I think that the art of the bass is very often about finding and using the space between other instruments. In Sikth’s case (that’s how I’m going to typeset it, for anyone who actually likes it as SikTh), this is the space between two idiosyncratic and technical guitarists, two eclectically versatile vocalists and a drummer with the work rate of a Sherpa.
James Leach is the man charged with this duty, armed with a plectrum, drop C# tuning (as well as a G#–G#–C#–F# tuning), a custom–made five string McIntyre bass and a Sei Jazz five string bass. His general approach throughout Sikth’s two albums (their EPs largely consist of album tracks) is what most bass guitarists would consider to be sustainable for a highly challenging passage, tying together complex rhythms and revolving time signatures within complex and unconventional harmonic structures. For lack of a better phrase, Leach holds it down when the other instruments are jerking around (in the best possible way). Skies of The Millennium Night and Such The Fool are two good examples of this, with the other instruments playing complicated and diverging lines. That said, there are many examples of the bass forming a unison line with one of the guitars for a bar, tightly ascending or descending through a complicated lick. Death Of A Dead Day opener Bland Street Bloom is a good example of a balance between these two approaches, as are Flogging The Horses and Sanguine Seas Of Bigotry. The latter flows into an extended unison line at 1.40 for 30 seconds, as does Pussyfoot at 0.35. This fluidity in approach, the sealing of a sonic deal in multiple languages, is a distinguishing quality of Leach.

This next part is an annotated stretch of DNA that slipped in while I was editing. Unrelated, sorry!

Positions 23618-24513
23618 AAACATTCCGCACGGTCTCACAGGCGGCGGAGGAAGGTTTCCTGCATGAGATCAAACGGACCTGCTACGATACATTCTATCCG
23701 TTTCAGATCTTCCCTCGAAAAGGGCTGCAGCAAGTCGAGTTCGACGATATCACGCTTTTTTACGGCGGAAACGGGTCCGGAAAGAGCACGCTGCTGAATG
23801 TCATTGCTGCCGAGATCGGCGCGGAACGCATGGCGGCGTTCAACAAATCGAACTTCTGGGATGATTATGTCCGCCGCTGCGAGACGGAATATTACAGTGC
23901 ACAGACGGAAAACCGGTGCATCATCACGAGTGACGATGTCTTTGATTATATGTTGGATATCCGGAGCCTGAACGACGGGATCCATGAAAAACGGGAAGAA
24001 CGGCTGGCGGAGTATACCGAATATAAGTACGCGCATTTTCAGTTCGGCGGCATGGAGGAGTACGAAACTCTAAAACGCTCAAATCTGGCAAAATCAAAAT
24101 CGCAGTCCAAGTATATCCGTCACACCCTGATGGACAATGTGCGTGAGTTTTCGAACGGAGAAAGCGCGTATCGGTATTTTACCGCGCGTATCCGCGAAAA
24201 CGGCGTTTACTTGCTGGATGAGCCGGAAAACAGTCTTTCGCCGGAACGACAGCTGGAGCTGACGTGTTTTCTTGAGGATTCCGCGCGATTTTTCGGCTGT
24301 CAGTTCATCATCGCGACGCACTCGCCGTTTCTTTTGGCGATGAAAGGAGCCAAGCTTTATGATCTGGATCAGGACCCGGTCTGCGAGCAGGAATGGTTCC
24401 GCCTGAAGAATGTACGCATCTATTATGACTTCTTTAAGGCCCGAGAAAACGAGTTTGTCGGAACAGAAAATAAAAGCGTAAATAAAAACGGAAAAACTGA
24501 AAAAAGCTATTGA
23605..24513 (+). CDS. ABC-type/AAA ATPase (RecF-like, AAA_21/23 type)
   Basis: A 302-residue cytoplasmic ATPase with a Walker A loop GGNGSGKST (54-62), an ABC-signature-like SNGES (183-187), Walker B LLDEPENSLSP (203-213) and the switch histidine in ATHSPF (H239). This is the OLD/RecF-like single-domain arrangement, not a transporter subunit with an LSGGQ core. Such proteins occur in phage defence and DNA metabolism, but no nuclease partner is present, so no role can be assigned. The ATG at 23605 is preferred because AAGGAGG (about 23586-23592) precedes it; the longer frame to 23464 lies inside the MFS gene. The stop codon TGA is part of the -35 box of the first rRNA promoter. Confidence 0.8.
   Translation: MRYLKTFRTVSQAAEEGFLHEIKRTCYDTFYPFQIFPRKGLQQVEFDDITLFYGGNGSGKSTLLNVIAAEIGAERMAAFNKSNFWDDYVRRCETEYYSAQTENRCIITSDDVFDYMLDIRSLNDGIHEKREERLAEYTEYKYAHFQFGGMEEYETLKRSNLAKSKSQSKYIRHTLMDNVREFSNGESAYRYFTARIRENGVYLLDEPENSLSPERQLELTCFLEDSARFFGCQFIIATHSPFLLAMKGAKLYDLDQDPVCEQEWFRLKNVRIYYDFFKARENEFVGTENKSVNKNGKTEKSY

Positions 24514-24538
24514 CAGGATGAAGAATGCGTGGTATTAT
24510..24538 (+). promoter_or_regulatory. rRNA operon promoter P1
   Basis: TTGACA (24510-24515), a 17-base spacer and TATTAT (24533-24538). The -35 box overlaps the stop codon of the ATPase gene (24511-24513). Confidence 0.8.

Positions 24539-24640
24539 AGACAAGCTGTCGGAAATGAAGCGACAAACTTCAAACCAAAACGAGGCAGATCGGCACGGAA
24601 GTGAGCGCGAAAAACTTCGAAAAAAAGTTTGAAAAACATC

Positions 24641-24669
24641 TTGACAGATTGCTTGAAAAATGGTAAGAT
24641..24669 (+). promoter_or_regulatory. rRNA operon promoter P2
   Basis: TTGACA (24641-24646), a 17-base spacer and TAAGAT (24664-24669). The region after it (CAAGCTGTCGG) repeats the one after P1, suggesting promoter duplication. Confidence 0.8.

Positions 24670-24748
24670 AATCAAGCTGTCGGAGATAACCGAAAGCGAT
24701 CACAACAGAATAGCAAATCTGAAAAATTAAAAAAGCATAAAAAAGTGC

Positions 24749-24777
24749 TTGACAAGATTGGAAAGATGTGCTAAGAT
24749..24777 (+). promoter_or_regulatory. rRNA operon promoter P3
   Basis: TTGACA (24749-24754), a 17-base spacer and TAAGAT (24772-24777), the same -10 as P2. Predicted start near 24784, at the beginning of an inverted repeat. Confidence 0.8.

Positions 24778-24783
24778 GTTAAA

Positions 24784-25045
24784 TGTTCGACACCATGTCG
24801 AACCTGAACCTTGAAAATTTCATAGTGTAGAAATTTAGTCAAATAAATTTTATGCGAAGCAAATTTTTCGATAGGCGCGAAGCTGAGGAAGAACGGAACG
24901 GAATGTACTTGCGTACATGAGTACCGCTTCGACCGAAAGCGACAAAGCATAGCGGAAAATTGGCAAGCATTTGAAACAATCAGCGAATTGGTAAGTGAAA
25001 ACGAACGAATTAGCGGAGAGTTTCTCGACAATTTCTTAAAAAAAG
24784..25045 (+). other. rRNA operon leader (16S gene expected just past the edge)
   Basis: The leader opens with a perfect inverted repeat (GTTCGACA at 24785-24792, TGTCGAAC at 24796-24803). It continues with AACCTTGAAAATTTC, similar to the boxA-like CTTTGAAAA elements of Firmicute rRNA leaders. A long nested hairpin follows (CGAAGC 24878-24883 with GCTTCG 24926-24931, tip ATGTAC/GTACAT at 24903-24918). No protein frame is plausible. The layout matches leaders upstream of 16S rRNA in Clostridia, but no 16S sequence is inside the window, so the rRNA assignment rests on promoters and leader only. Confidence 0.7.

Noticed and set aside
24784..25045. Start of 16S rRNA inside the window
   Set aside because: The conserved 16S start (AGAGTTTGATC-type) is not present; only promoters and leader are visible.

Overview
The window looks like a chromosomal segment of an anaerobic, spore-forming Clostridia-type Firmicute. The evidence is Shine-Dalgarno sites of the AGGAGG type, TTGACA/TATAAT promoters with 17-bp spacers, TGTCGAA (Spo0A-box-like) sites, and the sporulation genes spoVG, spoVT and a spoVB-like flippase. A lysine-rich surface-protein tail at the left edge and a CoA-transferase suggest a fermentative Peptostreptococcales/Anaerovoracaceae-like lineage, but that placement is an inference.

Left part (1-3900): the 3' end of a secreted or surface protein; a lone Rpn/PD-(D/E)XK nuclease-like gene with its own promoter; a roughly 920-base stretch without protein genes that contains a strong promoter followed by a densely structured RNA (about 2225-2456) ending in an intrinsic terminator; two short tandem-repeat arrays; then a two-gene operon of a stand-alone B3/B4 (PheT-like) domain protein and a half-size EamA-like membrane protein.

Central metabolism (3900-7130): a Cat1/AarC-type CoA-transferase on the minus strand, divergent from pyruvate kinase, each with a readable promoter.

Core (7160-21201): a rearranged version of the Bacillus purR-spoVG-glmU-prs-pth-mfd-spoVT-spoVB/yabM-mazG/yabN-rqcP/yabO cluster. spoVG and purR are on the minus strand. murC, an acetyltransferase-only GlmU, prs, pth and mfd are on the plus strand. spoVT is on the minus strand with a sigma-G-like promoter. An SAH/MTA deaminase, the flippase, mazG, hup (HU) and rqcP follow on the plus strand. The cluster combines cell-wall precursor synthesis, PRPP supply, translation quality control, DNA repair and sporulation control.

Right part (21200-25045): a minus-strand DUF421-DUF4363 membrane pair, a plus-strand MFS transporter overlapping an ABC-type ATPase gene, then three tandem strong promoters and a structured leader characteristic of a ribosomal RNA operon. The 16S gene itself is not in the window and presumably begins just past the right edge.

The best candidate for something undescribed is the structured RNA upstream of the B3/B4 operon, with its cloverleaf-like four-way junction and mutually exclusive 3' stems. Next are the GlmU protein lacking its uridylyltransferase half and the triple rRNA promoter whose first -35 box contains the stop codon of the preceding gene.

He chooses moments to shine, his calling card perhaps being his use of slap and pop, in which he employs lots of muted notes to create a very percussive effect. Summer Rain from 0.02 to 0.16 is a good example of this, as is Scent Of The Obscene from 0.10 to 0.45, and Hold My Finger during the intro and at 0.32. However, in more melodic numbers and moments, such as In This Light, Tupelo and Can’t We All Dream, the bass is content to kick with the bass drum or take the more atmospheric approach of using a greater number of root notes and simple and compound rhythms.
The lasting impression of Sikth is that of a band in which all instruments have been given equal consideration, and of a resulting versatility born from this egalitarian approach. Under distorted guitars, rough vocals and busy drums, the last instrument to be heard in heavy metal is often the bass. Yet despite all of the aforementioned factors being present (even more so than usual with an extra vocalist), with Sikth there is no sense of relegation when it comes to the bass. They can be a harsh listen, and are (well, would be) one of the last bands I use to introduce someone to heavy music (ease them in, nice and slowly, then when they’re settled, bam, the old fork in the eye). But this is partially because of their unique take on music, including a bass discontent to tread the common path.